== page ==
Do you know the definition of vulnerable? This article will provide you with all of the information you need on the word vulnerable, including its definition, etymology, usage, example sentences, and more!
What does the word vulnerable mean?
According to the Merriam-Webster Unabridged Dictionary of the English Language and other sources like American Heritage and Collins English Dictionary, the word vulnerable is an adjective that means open to attack or damage, or capable of being emotionally or physically wounded. It can also refer to when one is liable to increased penalties and bonuses after winning a hand of bridge. One can be vulnerable to many different physical and emotional things. Emotional vulnerability may come in the form of anxiety, severe mental illness, a lack of courage, fear of rejection, uncertainty, shame, or other emotional injury. Physically, vulnerability leaves one open to physical harm from deterioration, a sudden fall especially in older people, high blood pressure, or other great distress. This can also be used to talk about things and concepts instead of people. Vulnerable is four syllables – vul-ner-a-ble, and the pronunciation of vulnerable is ˈvəl-n(ə-)rə-bəl.
The word vulnerable is also present in many different languages to mean exposed to attack. You may notice that many of these words look and sound similar to the word vulnerable, or are even cognates for the word vulnerable. This is because these words have common origins in Latin. Many languages, particularly the romance languages, have their roots in Latin. Therefore, words of Latin origin will often be similar between languages. This list of translations for the word vulnerable is provided by Word Sense.
- Persian: آسیبپذیر (âsib-pazir)
- Dutch: kwetsbaar
- Hebrew: פגיע (pagía`)
- French: vulnérable
- Danish: sårbar
- Korean: 약한
- Japanese: 傷つきやすい (kizutsuki-yasui), 脆い (もろい, moroi), 弱い (よわい, yowai)
- Swedish: sårbar, utsatt
- Indonesian: rentan
- Serbo-Croatian: рањив (ranjiv)
- Georgian: დაუცველი
- Khmer: ដែលងាយធ្វើអោយឈឺចាប់ (dael ngiey tvəə aoy cʰɨɨ cap)
- Mandarin: 脆弱, 敏感, 易損, 易损, 弱勢, 弱势
- Hungarian: sebezhető
- Czech: zranitelný (masc.)
- Spanish: vulnerable
- Lithuanian: pažeidžiamas (masc.), pažeidžiama (fem.)
- Italian: vulnerabile
- Galician: vulnerable
- Irish: soghonta
- Manx: so-lhottey
- Finnish: haavoittuvainen, herkkä
- Russian: уязви́мый
- German: verletzlich
- Portuguese: vulnerável
- Greek: ευάλωτος (masc.), ευπαθής (masc.), τρωτός (masc.), ευπρόσβλητος (masc.)
What are synonyms and antonyms of the word vulnerable?
There are many different words that one can use in place of the word vulnerable. These are known as synonyms, which are words and phrases that have the same meaning as another word or phrase. Synonyms are very useful to know if you want to expand your vocabulary or if you want to avoid repeating yourself. This list of synonyms for the word vulnerable is provided by Thesaurus.
- out on a limb
- on the line
- on the spot
- wide open
- sitting duck
There are also many different words that mean the opposite of the word vulnerable. These are called antonyms. Antonyms are opposite words and phrases that have the opposite definition of another word or phrase and are useful to know if you want to expand your knowledge of the English language. This list of antonyms for the word vulnerable is also provided by Thesaurus.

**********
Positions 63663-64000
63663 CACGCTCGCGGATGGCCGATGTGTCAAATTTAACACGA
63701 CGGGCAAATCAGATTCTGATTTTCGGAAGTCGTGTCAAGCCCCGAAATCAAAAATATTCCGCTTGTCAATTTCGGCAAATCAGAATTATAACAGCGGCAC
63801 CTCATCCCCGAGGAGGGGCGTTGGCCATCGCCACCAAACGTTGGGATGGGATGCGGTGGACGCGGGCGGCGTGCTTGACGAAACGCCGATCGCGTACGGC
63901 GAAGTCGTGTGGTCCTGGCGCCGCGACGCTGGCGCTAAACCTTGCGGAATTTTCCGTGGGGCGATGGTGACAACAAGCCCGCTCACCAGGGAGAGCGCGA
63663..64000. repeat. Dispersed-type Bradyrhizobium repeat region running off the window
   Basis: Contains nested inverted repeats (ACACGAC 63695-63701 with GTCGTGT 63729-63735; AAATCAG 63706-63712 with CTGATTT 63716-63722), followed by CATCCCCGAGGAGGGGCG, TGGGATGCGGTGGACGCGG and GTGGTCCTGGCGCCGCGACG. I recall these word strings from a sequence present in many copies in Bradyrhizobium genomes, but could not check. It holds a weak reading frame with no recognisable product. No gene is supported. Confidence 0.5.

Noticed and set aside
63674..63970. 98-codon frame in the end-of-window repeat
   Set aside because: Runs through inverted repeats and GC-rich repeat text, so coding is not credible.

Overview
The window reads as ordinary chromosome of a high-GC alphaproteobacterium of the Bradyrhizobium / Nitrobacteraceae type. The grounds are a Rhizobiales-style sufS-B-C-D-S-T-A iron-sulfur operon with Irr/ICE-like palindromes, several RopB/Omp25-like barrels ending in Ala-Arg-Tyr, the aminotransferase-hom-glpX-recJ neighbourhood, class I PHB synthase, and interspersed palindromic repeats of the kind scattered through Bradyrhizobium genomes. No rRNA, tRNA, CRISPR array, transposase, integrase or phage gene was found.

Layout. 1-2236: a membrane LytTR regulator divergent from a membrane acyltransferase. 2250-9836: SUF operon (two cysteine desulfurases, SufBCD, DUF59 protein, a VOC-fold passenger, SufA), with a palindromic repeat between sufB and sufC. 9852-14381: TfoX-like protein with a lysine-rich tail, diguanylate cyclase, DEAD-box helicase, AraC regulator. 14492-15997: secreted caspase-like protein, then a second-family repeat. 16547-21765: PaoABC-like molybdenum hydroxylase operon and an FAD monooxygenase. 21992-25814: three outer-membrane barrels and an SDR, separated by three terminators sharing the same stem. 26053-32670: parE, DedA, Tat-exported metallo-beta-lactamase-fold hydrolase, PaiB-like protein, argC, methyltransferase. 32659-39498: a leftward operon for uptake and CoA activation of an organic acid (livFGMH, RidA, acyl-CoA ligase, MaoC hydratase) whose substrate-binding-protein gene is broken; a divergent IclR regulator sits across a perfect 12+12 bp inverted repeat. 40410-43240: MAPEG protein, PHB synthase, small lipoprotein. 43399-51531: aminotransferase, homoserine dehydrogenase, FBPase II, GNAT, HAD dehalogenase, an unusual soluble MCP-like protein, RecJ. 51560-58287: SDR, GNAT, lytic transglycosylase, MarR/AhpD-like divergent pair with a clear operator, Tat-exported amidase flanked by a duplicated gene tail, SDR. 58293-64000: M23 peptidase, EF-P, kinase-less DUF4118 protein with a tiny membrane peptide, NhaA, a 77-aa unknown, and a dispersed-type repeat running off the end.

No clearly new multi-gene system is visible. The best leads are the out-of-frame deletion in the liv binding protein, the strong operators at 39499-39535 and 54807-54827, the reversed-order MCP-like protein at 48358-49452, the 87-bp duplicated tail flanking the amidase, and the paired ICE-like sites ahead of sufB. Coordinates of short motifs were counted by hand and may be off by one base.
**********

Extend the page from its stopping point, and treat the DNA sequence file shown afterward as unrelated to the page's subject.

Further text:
- safe and sound
- under lock and key
- under one’s wing
- out of danger
- out of harm’s way
- free from danger
- buttoned up
- sitting pretty
- in safety
How can the word vulnerable be used in a sentence?
The word vulnerable can be used in many different sentences in the English language. Below are several examples of vulnerable.
Diabetes attacked the vulnerable part of the body – in the woman’s case, her feet. She consistently had to go to urgent care and also wore compression socks and special shoes.
The pair of players were vulnerable to greater penalties since they had already been yellow carded once in the game. After persuasion, they decided to play it safe – they didn’t want to ruin the tournament for America.
The man was vulnerable to temptation and bribery from the troops at the other fort. He gave them information on flooding by the vulnerable bridge his army had to use in exchange for promised safety. Now, his guards were subject to a sudden attack they could not come back from.
The vulnerable citizens, old people and young children were subject to malnutrition in their homeland in the Middle East, so the other countries stepped in to provide food and term courses of certain medicines.
The gulf coast refineries, petrochemical plants, and places that contributed to the global production of rubber were vulnerable to takeover. People began to realize these malicious programs were terrible for climate change.
What is the origin of the word vulnerable?
According to Etymonline, the word vulnerable has been used since 1600 and comes from the Late Latin vulnerabilis/Late Latin vulnerābilis, from the Latin vulnerāre/Latin vulnerare meaning to wound. These come from the Latin vulnus meaning wound from the genitive vulneris, which may be related to the Latin vellere, a verb meaning to pluck of tear. These come from the Proto-Indo-European roots wele-nes and wele- meaning to strike or wound. One can add different prefixes and suffixes including in, ty, bly, and ness to make the related words vulnerability (n.), invulnerable (adj.), vulnerably (adv.) and vulnerableness (n.)
Overall, the word vulnerable means subject to attack or weak in some way. This word is an adjective and is of Latin and Proto-Indo-European roots.
- VULNERABLE Synonyms: 28 Synonyms & Antonyms for VULNERABLE | Thesaurus
- SAFE Synonyms: 128 Synonyms & Antonyms for SAFE | Thesaurus
- vulnerable: meaning, origin, translation | Word Sense
- Vulnerable | Definition of Vulnerable | Merriam-Webster
- vulnerable | Origin and meaning of vulnerable | Online Etymology Dictionary